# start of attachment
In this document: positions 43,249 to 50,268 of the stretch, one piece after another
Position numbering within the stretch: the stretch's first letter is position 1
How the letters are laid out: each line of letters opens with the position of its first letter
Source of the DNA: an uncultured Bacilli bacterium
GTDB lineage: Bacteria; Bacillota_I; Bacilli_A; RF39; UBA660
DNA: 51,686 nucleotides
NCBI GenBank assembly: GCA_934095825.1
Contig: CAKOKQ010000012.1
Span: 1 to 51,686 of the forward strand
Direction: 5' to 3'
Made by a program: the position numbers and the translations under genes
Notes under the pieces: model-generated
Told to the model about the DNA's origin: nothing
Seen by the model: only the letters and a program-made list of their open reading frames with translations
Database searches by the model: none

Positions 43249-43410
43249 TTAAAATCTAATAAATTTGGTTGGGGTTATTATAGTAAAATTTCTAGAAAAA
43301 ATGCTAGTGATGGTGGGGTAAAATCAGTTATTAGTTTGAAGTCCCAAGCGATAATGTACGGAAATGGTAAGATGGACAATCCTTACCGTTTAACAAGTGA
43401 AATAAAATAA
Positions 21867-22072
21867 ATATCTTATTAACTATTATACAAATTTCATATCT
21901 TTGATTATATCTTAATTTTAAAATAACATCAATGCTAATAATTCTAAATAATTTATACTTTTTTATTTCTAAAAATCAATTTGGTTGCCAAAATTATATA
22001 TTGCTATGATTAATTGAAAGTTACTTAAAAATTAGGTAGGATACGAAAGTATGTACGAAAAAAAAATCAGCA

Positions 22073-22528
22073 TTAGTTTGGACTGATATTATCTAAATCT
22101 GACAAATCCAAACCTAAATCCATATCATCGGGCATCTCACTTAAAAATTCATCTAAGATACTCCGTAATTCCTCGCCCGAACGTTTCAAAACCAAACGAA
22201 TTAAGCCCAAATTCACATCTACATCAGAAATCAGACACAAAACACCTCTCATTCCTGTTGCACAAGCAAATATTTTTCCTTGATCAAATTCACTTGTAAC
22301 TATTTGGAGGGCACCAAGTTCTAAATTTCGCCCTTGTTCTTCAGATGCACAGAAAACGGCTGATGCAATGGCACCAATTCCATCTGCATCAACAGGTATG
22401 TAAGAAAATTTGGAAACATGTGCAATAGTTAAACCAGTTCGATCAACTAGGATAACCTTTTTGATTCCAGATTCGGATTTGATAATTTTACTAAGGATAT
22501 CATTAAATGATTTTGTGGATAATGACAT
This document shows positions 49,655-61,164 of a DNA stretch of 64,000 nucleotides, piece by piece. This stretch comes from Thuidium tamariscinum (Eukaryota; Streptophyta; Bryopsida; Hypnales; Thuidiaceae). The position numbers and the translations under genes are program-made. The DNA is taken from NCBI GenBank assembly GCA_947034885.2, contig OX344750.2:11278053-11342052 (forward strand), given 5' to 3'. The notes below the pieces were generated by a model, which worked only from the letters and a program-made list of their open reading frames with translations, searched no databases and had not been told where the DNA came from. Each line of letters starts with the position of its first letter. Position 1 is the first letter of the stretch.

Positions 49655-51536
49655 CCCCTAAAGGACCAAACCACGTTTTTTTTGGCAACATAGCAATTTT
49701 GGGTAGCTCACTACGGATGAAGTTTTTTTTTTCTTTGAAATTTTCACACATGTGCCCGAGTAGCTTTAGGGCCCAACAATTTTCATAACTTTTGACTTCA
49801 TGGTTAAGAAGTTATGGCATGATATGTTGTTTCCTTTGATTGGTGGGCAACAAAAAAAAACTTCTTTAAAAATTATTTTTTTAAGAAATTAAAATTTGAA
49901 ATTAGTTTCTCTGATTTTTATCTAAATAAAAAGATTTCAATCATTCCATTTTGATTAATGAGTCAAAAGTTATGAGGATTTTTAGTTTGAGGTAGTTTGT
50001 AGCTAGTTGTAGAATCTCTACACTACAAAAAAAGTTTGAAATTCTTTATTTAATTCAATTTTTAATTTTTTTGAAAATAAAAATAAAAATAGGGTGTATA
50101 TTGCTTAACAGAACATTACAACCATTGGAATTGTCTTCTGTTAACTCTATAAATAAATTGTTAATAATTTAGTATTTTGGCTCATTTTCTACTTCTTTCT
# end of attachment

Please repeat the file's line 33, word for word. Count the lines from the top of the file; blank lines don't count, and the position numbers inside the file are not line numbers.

49655 CCCCTAAAGGACCAAACCACGTTTTTTTTGGCAACATAGCAATTTT